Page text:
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The Tufts Daily
Where you read it first | Saturday, April 20, 2024

Weekly Wellness: All about adaptogens

Weekly Wellness Column Graphic
Graphic by Molly Sullivan

Among the Erewhon enthusiasts and holistic health junkies alike, a new profound interest in adaptogenic herbs has peaked in recent years. These powders and supplements contain various dried plant and root substances with supposed calming effects on the body and mind. But are these magic pills really the cure to the ever-rising stress levels of everyday Americans?

According to UCLA Health, adaptogens are “herbs, roots and other plant substances (like mushrooms) that help our bodies manage stress and restore balance after a stressful situation.” For an herb to be considered an adaptogen, it must “be nontoxic at normal doses, support the entire body’s ability to cope with stress [and] help the body return to a stable state.” Some popular adaptogens include ashwagandha, a herb linked to anxiety and depression reduction, reishi, a mushroom used to boost immune function, and lion’s mane, a mushroom supposed to improve focus and memory.

While information about the validity of these claims is limited, the studies conducted thus far have shown positive correlations between their use and the body’s regulation of the immune system, mood and hormones. Certain pharmacological studies have provided a rationale for these effects at the molecular level; they find that adaptogens aid the body’s regulation of homeostasis, leading to better stress management.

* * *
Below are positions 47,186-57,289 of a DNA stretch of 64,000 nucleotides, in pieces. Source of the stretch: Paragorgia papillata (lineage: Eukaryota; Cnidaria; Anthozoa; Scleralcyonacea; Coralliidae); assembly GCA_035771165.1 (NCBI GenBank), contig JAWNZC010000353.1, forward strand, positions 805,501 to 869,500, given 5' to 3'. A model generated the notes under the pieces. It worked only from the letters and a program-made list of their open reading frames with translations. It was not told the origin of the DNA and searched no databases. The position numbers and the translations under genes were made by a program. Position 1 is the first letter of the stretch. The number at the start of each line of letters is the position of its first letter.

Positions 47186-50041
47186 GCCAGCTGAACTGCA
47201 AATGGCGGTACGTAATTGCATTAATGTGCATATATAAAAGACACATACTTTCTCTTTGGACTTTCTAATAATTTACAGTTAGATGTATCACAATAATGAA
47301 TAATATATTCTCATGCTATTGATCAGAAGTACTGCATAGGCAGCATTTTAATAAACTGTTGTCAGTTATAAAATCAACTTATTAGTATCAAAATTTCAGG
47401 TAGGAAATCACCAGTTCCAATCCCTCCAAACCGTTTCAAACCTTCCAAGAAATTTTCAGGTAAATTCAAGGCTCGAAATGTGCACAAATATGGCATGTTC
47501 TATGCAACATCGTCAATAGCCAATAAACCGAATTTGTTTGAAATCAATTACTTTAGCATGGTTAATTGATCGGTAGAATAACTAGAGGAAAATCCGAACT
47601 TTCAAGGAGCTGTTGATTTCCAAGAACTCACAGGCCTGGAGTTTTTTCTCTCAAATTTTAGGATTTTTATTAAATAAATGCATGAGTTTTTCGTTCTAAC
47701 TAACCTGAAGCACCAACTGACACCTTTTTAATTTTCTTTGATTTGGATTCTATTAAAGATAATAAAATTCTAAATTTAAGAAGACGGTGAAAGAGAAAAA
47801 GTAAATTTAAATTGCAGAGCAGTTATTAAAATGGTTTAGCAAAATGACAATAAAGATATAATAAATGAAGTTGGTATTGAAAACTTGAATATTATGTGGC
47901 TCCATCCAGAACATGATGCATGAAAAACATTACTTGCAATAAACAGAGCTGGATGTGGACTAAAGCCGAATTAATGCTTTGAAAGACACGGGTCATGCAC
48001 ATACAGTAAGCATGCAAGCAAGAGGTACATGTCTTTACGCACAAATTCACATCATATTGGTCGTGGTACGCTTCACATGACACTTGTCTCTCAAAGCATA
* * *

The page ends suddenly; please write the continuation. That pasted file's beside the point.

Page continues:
Dr. Brenda Powell, co-medical director of the Center for Integrative and Lifestyle Medicine at the Cleveland Clinic’s Wellness Institute, compares adaptogens' effects on the mind with that of exercise and muscle growth, claiming “you’re training your body to handle the effects of stress.”

A popular adaptogen and supplement brand called “Moon Juice” is sold at a wide range of grocery stores to high-value retailers like Sephora. Their founder, Amanda Chantal Bacon, claims the company was “born from my experience with stress and its resulting imbalances. I was diagnosed with an autoimmune condition over a decade ago, and have since put it into remission by relying on easy and natural ways to manage stress on a daily basis. I wouldn’t have found my stamina without the support of adaptogens. Retailing for the hefty price tag of $38 a bottle, their herb blends include things like “Brain Dust,” a mix of lion’s mane, ginkgo, rhodiola, ashwagandha, astragalus, and maca, and “Dream Dust,” a combination of ashwagandha, jujube, polygala, chamomile and schisandra. Their dust products can be mixed into smoothies, lattes or beverages of choice.

But, if brewing up a cup of different dried herbs and mushrooms doesn’t sound like your preference, I suggest checking out other ways to reduce your daily stress here. Happy midterm season!